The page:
9 The New Imperialism Britain and France “Invest” in Egypt  Suez Canal, railroads, harbors, telegraph systems, high interest loans  1879: BR & FR take over Egyptian treasury (guarantee repayment of loans)  1882: They invade to squash native resistance BR seizes gov’t and reshapes Egyptian economy ○ Used to be self-sufficient multi crop, now few crops (cotton, silk, wheat) – Egypt suffers

10 The New Imperialism France Invades Tunisia, 1881  To protect its Algerian colony  FR & Britain flood Asia Minor and the Levant with cheap goods Destroying domestic business there. Drives local artisans into low-wage labor jobs. Both use ethnicity and religion to set wages ○ Muslims paid less than Christians ○ Arabs paid less than other ethnic groups

11 Scramble for Africa – “The Magnificent Cake” Britain  Shift from slave trade to raw material extraction – palm oil, cotton, metals, diamonds. Belgium  Pure predatory imperialism in the Congo Leopold II installs a kind of encomienda system amongst the natives.

12 Scramble for Africa Berlin Conference, 1884-1885  Called for by Portugal, organized by Otto von Bismarck.  It regulated European colonization and trade in Africa.  General Act of the Berlin Conference formalized the so-called Scramble for Africa. Virtually ended any African autonomy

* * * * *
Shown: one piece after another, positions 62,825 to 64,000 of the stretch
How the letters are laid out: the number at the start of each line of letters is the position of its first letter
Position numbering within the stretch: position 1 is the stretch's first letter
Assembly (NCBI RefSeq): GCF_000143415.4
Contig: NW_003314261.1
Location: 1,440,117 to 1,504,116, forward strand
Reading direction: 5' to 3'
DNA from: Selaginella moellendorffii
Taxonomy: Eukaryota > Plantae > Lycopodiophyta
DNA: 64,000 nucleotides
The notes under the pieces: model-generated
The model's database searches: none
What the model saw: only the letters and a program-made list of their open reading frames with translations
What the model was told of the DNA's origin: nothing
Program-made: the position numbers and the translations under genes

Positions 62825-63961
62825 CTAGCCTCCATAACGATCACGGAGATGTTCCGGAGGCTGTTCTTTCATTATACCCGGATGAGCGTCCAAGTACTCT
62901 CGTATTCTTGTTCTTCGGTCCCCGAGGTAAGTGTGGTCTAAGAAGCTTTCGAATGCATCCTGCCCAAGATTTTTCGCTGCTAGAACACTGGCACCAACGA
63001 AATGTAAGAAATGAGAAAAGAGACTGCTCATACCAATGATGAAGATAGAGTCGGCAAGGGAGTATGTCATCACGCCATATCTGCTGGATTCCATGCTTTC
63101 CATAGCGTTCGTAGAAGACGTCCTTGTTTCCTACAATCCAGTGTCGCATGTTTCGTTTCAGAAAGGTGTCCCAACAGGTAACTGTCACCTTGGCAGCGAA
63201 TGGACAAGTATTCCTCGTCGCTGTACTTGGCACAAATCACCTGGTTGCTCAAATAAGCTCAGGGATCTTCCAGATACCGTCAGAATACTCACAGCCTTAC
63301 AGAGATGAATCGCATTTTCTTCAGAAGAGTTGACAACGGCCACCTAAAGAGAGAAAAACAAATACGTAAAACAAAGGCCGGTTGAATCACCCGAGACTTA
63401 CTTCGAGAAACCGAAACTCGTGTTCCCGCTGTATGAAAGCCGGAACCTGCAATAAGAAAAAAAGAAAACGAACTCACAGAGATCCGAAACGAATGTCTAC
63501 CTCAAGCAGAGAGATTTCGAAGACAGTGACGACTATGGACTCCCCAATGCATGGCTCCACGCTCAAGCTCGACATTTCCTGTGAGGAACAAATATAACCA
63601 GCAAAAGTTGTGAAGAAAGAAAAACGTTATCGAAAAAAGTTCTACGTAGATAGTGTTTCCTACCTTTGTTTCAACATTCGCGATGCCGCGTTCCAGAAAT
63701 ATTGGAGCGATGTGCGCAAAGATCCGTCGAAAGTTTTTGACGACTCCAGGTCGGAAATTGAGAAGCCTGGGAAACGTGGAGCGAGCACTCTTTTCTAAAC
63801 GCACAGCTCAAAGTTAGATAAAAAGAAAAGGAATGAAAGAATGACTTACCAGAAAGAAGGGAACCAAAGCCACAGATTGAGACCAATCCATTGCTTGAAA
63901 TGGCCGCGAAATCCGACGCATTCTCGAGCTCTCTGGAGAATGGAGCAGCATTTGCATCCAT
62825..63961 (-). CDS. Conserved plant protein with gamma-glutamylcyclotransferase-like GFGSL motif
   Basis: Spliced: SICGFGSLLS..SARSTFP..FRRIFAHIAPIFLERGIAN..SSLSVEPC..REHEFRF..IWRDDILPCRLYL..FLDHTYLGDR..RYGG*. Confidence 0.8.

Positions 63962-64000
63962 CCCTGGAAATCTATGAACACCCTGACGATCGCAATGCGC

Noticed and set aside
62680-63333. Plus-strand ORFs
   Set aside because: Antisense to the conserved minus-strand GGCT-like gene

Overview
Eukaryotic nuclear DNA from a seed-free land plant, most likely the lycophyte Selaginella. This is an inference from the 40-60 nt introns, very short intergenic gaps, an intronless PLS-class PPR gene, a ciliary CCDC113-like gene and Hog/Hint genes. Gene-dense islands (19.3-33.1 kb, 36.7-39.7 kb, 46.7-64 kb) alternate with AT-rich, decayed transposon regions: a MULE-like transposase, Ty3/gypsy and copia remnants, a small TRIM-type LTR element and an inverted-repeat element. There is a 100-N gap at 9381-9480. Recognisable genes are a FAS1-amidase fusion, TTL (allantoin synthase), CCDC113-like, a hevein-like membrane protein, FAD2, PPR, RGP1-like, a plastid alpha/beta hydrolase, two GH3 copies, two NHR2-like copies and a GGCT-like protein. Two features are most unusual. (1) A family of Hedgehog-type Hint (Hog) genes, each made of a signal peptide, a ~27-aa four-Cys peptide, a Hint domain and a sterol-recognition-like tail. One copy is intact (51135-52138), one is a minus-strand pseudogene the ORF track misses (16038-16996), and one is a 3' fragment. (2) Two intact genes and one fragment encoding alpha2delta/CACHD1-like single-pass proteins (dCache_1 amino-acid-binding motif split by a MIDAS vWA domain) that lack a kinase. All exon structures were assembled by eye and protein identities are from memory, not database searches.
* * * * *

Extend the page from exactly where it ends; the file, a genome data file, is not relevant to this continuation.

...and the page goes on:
13 Scramble for Africa Southern Africa  British and Dutch battle the Xhosa, Zulu, et. al. for control of the land. Dutch moved into area by 17 th cent (called Boers thereafter) “I contend that we are the finest race in the world…and that the more of the world we inhabit the better it is.” - Cecil Rhodes Britain “should rule the country as if there were no inhabitants.”  Social Darwinism begins to be used to justify racist sentiments.

14 Acquiring Asia Territory Britain Malay Peninsula Burma Russia – (Khanates) Turkmenistan Parts of Afghanistan Borders of Persia (Iran) France Indochina (Laos, Cambodia, Cochin China - Vietnam)

15 March Towards World War? The Paradoxes of Imperialism Begins to create distrust amongst the European powers. ○ Austria-Hungary, Russia, and rival ethnic groups disputed control of Balkans. Costs were great ○ Armies, bureaucratic control, all paid for by the taxpayers of the country.  What do you think the biggest paradox of imperialism was/is?

16 Migrations of Working People  One third of all European migrants came from the British Isles Potato famine, landlords kicking farmers out to get higher rents from newcomers.  Destinations included North & South America New Zealand Australia  Migrants would send money back to their home country, support family members, improve life.